• Everyone can study the source code and make changes if they like2.
  • Everyone can give the software to anyone they like3 – with or without changes (but you can’t take credit for things you didn’t write, and you have to provide source code and the same rights as you received).

Notice that the above definition leads to a situation where for practical purposes, Open Source software can be made available without charge – because even if the original developer asked for money (eg to cover the cost of bandwidth) then anyone who downloaded it, could redistribute it free of charge.

Free Software versus Open Source Software

There are two major points of view regarding what is the most important aspect of this movement in the software world. One viewpoint is that the access to the source code, and the availability of the software without charge are the m4ost important aspects. This view is usually the one in which businesses are most interested in when they consider Open Source.

However, the other viewpoint chooses to emphasise the user’s intellectual freedoms to use and modify the software as they see fit. Many people in this part of the movement prefer the term ‘Free Software’ to ‘Open Source’ for this reason.

“When we call software ‘free’, we mean that it respects the users’ essential freedoms: the freedom to run it, to study and change it, and to redistribute copies with or without changes. This is a matter of freedom, not price, so think of ‘free speech’, not ‘free beer’.” – Richard Stallman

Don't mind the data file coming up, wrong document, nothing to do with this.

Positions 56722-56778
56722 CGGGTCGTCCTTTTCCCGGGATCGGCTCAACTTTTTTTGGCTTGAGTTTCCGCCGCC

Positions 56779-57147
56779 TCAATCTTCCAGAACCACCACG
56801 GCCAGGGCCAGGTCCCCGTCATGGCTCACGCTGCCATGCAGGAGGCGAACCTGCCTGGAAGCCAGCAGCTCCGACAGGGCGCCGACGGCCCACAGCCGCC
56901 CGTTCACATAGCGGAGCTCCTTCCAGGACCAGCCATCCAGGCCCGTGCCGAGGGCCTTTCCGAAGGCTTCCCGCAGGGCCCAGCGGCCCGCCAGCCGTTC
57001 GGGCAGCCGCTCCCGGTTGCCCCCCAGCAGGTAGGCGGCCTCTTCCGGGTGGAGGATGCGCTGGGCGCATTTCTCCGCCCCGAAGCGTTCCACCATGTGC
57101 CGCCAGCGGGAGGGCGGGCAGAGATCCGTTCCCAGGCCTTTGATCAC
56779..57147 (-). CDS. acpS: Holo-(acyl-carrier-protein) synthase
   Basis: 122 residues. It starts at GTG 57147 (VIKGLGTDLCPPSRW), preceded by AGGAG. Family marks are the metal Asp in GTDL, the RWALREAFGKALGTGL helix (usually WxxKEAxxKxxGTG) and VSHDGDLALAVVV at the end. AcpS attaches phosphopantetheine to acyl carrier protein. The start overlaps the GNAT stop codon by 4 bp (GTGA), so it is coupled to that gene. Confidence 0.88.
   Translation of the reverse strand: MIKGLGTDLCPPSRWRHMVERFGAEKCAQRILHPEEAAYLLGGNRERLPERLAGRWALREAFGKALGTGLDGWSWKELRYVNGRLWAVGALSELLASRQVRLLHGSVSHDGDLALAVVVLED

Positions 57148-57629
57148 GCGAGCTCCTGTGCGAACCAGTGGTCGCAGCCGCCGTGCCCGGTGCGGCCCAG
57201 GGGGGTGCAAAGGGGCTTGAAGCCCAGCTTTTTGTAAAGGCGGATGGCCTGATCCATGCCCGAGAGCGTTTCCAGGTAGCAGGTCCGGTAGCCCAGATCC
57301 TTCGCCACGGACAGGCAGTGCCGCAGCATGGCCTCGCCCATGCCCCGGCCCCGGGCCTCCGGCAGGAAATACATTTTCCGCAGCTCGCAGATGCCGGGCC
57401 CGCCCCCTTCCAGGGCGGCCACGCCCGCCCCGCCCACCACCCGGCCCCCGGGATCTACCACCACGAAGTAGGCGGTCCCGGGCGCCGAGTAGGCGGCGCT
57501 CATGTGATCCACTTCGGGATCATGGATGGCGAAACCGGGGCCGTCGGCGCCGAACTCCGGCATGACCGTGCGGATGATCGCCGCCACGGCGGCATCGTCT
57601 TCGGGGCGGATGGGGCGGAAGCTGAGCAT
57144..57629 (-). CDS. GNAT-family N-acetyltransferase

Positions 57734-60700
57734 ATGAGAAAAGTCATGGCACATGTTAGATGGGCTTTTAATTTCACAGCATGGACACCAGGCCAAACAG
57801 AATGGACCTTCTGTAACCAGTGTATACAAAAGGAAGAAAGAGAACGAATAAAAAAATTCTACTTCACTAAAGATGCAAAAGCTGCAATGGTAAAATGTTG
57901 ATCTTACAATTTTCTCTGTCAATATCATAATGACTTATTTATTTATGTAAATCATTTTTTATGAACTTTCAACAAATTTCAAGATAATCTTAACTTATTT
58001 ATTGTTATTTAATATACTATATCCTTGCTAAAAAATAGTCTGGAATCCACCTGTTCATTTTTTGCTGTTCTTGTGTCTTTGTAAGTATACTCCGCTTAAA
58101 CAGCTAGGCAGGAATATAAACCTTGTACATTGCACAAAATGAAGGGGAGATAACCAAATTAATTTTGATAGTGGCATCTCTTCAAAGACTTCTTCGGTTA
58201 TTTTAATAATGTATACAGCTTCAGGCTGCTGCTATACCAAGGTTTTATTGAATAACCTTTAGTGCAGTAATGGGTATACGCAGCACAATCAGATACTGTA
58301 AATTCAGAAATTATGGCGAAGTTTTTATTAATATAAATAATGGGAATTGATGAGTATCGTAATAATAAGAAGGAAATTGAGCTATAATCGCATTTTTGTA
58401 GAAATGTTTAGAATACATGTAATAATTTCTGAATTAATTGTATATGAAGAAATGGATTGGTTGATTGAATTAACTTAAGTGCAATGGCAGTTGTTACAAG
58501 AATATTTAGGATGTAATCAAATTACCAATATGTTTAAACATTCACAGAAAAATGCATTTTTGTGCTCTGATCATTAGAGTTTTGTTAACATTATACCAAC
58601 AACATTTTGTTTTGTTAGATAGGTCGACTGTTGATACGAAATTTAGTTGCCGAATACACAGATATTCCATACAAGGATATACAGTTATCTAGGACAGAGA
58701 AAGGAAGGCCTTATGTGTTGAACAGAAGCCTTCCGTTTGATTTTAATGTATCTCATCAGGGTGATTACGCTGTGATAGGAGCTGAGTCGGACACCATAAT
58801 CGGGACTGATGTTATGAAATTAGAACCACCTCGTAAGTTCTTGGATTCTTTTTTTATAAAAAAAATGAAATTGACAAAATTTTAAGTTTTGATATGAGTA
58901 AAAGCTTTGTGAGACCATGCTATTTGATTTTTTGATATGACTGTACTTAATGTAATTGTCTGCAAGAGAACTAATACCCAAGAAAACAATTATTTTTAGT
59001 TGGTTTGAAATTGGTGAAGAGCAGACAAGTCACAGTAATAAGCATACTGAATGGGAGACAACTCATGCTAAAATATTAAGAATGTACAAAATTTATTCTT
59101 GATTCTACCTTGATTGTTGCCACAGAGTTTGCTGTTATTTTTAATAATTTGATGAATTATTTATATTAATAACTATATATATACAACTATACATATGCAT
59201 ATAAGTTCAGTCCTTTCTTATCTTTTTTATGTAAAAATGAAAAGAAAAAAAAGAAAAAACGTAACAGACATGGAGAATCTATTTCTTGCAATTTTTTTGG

The term “Free Software” view holds that it’s not simply the access to the source code and lack of a price tag on the code which matters – the freedoms of the user of the software are seen as a major point of principle and central to the entire development practice.

Free Software and Open Source Software are two schools of thought which share many common goals, but which have different philosophies and emphasis. Despite these difference in approaches, however, virtually all software which is Open Source is also Free, and for practical purposes, all Free Software is Open Source.

More importantly, most of the time this distinction does not matter to the majority of people who use and develop Open Source or Free Software. The different philosophical approaches that individual developers take do not usually matter in terms of their ability and willingness to work together – people with very different views on the underlying philosophy can and do work very effectively on the same project, to the same goals.

How does this fit into the modern software industry?

These days virtually all companies will use F/OSS for at least some of their software needs, and F/OSS is contained in a very large number of consumer devices, such as wireless routers and HD televisions from major manufacturers.

F/OSS has become a major presence in the software world and is now widely used in all sectors of the industry, particularly to provide infrastructure solutions or libraries to build upon.

What are some examples of Open Source / Free Software?

Mozilla’s Firefox web browser. The Linux operating system. The Apache web server. Java (eg OpenJDK or Apache Harmony). The PHP web programming language.